A Staff Report was prepared by Planning for the CofA.  It was disappointing in that they did not address the Avenue Road guidelines regarding the step-back at the 3rd floor abutting Joicey.  Rather they recommended that (1) the proposal be developed substantially in accordance with the north elevation submitted to the CofA on Feb 25, 2015 which only shows the step-back at the 3rd floor abutting Avenue (and not at the 5th floor – apparently the Building Dept says that the 45 degree angular plane is maintained as it is), (2)  that a cornice or architectural feature be provided at the top of the 2nd-storey facing Joicey to reinforce the 2-storey character of the area and (3) that commercial boulevard parking on Joicey be removed when the current permit expires and be replaced with landscaping.
A SAHRA representative and other interested residents attended the CofA hearing which was scheduled as the last application to be heard at the May 7 session starting at 3:30 p.m.  The session ended without this case being called!  The attendees were then advised that the applicant had not appeared as he had ‘withdrawn the application’.
We have never encountered this situation before.  We are waiting for the Councillor’s office to review the situation with the Committee of Adjustment and the Planning and Building Departments to determine what this means/what the developer’s intentions are/where we go from here.  Does this perhaps means that the developer intends to alter the third floor abutting Joicey to provide the 2m step-back?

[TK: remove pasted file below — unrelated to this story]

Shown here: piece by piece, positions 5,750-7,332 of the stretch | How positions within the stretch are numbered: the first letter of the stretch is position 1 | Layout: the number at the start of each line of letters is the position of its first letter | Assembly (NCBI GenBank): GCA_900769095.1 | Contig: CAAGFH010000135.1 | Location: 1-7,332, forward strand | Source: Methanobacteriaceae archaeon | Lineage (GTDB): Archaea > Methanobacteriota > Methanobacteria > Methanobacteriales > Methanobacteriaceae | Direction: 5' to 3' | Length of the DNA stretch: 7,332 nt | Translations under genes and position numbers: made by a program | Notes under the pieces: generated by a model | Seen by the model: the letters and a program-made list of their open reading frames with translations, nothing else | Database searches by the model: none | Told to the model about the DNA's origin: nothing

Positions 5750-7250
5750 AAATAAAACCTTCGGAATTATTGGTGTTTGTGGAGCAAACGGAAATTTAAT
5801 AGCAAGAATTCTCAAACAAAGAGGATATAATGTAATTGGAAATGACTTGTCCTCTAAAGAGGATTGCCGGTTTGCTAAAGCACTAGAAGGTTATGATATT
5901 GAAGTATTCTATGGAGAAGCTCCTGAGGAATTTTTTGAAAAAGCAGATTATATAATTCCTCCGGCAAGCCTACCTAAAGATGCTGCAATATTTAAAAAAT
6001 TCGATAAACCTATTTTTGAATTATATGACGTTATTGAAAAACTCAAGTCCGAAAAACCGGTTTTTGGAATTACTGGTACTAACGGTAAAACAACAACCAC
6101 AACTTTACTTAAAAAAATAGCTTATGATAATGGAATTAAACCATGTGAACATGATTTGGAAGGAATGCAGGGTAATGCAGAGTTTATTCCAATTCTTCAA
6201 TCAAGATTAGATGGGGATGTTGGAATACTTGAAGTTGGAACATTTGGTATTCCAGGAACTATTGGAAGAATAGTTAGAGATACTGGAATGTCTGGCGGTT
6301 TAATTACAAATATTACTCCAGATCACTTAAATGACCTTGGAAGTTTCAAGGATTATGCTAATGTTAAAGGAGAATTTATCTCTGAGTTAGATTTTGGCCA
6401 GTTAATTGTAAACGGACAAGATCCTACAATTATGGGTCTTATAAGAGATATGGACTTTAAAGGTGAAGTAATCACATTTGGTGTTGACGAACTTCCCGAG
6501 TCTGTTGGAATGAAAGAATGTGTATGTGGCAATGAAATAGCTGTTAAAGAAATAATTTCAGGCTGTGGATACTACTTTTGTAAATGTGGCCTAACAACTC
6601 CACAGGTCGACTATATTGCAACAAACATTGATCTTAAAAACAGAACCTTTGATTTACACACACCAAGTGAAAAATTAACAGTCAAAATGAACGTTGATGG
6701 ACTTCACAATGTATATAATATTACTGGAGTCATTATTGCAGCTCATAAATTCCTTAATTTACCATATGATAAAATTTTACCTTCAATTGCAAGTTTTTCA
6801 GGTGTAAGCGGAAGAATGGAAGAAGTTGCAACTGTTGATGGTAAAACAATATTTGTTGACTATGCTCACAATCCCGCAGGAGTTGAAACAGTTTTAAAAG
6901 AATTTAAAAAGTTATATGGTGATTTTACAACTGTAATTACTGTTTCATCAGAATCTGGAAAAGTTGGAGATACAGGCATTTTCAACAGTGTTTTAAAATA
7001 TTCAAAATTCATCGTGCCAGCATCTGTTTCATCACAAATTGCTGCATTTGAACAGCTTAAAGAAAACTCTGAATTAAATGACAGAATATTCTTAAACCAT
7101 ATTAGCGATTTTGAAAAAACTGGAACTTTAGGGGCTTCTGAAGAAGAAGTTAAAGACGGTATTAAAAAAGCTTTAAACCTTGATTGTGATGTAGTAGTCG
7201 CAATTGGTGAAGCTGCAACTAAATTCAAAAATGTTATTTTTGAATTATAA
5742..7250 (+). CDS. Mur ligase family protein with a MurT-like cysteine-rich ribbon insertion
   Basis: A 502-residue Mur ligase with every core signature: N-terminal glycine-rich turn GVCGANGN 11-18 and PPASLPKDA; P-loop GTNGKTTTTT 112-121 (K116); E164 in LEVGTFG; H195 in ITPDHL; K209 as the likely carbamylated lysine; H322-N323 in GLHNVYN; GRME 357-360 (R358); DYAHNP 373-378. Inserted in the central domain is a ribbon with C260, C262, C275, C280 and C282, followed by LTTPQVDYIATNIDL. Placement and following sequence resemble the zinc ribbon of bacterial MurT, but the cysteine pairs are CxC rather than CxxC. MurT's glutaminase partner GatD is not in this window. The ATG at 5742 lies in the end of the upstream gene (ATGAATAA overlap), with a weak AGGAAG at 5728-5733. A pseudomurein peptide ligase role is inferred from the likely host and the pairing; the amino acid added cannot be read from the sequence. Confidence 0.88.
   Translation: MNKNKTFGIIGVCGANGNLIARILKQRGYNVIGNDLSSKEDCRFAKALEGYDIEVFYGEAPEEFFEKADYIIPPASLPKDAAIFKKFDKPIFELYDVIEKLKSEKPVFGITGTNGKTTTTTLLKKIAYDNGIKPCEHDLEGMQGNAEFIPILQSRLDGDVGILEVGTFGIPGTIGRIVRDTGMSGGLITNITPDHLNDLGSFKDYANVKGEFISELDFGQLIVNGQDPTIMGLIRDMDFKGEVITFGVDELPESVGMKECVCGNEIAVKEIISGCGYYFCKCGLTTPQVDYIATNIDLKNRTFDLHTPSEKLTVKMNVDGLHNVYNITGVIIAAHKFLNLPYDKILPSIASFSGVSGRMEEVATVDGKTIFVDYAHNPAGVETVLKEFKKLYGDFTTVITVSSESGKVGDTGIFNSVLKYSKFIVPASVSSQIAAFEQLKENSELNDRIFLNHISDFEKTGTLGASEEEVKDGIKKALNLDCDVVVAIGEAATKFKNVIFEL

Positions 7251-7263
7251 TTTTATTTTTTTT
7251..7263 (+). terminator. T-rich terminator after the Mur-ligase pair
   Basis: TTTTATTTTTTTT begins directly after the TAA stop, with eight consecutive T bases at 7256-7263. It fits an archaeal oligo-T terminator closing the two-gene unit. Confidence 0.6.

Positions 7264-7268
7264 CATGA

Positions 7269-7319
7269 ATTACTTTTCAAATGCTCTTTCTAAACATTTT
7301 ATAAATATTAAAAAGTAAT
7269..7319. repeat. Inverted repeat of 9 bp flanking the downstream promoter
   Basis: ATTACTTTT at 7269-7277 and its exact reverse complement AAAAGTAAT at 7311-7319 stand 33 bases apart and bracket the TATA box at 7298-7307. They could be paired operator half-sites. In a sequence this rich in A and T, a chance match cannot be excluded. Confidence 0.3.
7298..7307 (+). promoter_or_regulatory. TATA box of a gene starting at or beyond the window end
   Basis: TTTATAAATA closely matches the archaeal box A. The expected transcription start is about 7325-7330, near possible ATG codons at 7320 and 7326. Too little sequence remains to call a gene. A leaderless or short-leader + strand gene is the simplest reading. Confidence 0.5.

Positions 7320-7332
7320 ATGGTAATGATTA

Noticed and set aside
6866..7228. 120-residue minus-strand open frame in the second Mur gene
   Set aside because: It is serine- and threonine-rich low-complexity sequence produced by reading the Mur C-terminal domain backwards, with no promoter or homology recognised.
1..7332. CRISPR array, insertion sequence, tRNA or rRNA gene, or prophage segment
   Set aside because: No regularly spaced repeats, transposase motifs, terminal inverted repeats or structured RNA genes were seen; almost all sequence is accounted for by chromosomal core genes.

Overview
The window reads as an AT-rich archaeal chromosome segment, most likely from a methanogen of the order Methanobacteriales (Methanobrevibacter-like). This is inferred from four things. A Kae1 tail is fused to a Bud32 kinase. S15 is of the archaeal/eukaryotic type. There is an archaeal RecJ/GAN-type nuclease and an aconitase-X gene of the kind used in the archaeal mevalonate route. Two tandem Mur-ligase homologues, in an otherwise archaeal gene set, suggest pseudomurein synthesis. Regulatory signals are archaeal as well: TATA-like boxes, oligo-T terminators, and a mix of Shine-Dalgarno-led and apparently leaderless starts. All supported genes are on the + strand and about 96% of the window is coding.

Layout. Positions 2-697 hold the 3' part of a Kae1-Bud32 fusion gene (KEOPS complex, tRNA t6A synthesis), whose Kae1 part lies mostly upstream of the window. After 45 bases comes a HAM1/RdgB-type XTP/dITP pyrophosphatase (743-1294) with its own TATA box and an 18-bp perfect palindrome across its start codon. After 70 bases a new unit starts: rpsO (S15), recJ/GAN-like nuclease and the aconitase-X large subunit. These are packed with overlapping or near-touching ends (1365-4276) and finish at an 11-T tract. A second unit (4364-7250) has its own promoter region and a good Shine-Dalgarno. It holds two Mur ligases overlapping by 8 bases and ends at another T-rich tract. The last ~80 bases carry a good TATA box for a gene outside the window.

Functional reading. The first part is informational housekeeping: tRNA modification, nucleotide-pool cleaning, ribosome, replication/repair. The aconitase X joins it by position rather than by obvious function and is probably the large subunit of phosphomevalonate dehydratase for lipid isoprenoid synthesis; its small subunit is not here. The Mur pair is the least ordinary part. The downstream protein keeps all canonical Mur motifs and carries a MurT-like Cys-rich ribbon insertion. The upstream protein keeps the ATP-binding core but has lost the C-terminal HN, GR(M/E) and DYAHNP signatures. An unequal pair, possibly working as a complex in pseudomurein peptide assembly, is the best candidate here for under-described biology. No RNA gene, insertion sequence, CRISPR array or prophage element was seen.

We are very concerned about what is going to be done to make 2078 Avenue Road compliant with the Avenue Road Study guidelines. We will monitor the situation closely with Councillor Carmichael Greb and the Planning and Building Departments and advise you as soon as we obtain information on what is going to happen now.
2078 Avenue Road – Committee of Adjustment Hearing – May 7, 2015
It’s a busy week on Avenue Road…on May 4 there is the Community Consultation Meeting for 2088 Avenue Road and on May 7 there is a Committee of Adjustment hearing for variances at 2078 Avenue Road.  In both these situations, the Avenue Road Study guidelines/recommendations are not being followed.  We are asking our residents to submit letters of Objections to both applications.